Lipid hydrolysis test – Its Principle, procedure and Interpretations

Introduction

The lipid hydrolysis test is a biochemical assay used in microbiology to determine the ability of microorganisms to hydrolyze lipids. Lipids, such as triglycerides, are complex molecules consisting of glycerol and fatty acid chains. Microorganisms produce enzymes called lipases that can break down these lipids into glycerol and free fatty acids through a process known as hydrolysis.

The lipid hydrolysis test specifically focuses on the activity of microbial lipases. It is  a class of hydrolases that specifically target ester bonds present in triglycerides, phospholipids, and other lipid molecules. Through hydrolysis, lipases cleave the ester bonds, releasing the fatty acids and glycerol. 

It provides valuable information about the metabolic capabilities of microorganisms and their ability to utilize lipid substrates for growth and energy production. By assessing the presence or absence of lipid hydrolysis, this test aids in the identification and differentiation of various microorganisms.

Lipid hydrolysis test principle

Enzymes Involved in Lipid Hydrolysis

Several microbial enzymes are involved in lipid hydrolysis, with lipases being the primary catalysts. Lipases are produced by various microorganisms, including bacteria, fungi, and some yeasts. These enzymes are secreted by microorganisms into their environment or associated with their cell surface. Lipases have evolved to function optimally at the interface between lipid substrates and water, owing to their unique structure and hydrophobic binding sites.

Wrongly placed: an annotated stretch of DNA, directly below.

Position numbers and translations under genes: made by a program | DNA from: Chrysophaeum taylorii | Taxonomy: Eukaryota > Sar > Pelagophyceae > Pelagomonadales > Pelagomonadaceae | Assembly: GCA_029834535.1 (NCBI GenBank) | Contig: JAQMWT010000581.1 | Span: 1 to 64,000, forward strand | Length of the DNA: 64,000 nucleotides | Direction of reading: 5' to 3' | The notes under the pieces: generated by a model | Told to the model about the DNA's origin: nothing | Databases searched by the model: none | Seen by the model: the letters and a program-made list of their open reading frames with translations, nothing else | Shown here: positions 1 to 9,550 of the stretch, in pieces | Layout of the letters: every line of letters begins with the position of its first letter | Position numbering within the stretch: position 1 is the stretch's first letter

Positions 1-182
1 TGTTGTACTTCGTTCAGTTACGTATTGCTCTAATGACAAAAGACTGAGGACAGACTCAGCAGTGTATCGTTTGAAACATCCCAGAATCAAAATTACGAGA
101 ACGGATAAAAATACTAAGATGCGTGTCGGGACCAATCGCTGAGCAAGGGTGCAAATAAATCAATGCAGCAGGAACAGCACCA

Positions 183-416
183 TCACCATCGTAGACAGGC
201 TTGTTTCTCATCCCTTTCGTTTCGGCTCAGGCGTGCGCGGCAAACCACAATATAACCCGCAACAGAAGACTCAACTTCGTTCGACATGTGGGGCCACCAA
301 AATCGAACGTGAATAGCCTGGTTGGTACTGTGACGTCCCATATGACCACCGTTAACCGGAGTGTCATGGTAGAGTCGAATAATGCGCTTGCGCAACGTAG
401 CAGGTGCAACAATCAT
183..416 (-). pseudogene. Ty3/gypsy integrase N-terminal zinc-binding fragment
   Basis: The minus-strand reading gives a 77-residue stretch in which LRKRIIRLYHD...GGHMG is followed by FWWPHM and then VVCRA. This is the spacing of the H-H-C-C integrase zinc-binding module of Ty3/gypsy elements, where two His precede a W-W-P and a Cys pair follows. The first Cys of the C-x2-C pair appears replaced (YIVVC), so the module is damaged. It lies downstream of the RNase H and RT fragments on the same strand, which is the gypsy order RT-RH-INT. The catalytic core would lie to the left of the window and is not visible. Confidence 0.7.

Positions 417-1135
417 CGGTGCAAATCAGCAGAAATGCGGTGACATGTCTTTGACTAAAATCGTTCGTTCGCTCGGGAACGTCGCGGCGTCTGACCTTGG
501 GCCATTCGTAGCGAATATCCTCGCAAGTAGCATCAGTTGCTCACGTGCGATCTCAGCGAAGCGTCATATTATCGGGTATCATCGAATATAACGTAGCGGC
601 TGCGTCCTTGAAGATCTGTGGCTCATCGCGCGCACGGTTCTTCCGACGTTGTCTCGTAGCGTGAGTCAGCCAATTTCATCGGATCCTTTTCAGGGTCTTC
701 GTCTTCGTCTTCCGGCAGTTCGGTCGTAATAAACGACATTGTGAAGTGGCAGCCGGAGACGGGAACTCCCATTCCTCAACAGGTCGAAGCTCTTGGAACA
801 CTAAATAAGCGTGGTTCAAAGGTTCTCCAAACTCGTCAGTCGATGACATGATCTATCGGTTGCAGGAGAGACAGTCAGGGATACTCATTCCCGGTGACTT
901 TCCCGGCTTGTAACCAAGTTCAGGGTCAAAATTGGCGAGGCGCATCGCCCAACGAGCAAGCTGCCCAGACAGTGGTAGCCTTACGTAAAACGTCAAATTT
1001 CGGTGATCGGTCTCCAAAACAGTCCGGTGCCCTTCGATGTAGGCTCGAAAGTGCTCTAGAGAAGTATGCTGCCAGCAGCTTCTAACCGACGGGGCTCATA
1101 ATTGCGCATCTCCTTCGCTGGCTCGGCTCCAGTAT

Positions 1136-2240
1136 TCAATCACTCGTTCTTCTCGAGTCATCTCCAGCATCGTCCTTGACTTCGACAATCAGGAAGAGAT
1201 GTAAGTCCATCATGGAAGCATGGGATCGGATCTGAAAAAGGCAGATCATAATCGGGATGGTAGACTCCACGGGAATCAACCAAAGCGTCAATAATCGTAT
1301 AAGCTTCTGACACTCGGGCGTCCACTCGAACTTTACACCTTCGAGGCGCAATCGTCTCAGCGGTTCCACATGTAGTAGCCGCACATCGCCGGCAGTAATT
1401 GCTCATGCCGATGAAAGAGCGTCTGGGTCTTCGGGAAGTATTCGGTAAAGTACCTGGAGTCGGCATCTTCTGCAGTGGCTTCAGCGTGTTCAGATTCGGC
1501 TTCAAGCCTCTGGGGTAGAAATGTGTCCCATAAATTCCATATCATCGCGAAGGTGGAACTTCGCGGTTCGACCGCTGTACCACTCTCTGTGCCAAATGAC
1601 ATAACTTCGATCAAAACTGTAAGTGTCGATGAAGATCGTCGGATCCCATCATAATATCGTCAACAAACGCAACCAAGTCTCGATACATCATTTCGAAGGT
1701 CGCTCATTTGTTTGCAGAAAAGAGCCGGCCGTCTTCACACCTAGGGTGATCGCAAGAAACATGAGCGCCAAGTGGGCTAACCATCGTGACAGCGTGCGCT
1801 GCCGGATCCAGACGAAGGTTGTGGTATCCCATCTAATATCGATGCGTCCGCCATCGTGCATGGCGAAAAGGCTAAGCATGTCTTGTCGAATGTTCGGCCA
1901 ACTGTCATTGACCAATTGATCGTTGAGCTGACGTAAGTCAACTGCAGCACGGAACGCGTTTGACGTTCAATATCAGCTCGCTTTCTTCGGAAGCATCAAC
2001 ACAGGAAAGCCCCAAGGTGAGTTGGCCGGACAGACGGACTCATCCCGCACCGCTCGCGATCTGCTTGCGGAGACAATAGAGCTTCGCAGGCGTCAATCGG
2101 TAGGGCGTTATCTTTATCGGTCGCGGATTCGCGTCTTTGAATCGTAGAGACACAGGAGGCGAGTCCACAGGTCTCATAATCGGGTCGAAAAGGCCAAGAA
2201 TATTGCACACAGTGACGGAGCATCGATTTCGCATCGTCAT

In addition to lipases, esterases also contribute to lipid hydrolysis. Esterases catalyze the hydrolysis of ester bonds, including those present in lipids. While lipases primarily target triglycerides, esterases have a broader substrate specificity and can act on various ester linkages in lipids, including phospholipids and sterol esters.

 Principle of the Lipid Hydrolysis Test:

The principle of the lipid hydrolysis test is based on the detection of lipase activity, which indicates the ability of microorganisms to hydrolyze lipids. The test typically involves the inoculation of microorganisms onto a specific agar medium containing lipids, such as tributyrin or spirit blue agar. The lipids present in the medium serve as the substrate for lipase enzymes produced by the microorganisms.

When lipase enzymes are secreted by the microorganisms, they catalyze the hydrolysis of the ester bonds present in the lipids. This hydrolysis results in the release of free fatty acids from the lipid substrate. The free fatty acids can then diffuse into the surrounding agar medium.

To visualize the hydrolysis of lipids, a pH indicator or a lipid-specific dye, such as spirit blue dye, is incorporated into the agar medium. The pH indicator changes color or the dye precipitates in the presence of free fatty acids, indicating a positive result for lipid hydrolysis.

The detection of clear zones or halos around bacterial colonies on the agar medium indicates the hydrolysis of lipids and thus the presence of active lipase enzymes. The size of the clear zones can vary depending on the efficiency of the lipase activity. Larger clear zones indicate more pronounced lipid hydrolysis.

Materials and Reagents Required

To perform the lipid hydrolysis test, the following materials and reagents are required:

  1. Agar plates: Typically, tributyrin agar or spirit blue agar is used for lipid hydrolysis testing. These agars contain lipids as the substrate for hydrolysis.
  2. Nutrient Agar: Used for subculturing and maintaining bacterial cultures.
  3. Inoculation loop or needle: Used to transfer microorganisms onto the agar plates.
  4. Incubator: Required for providing appropriate temperature and conditions for microbial growth.
  5. Staining reagents (optional): Some variations of the lipid hydrolysis test involve staining techniques to enhance the visibility of hydrolysis zones.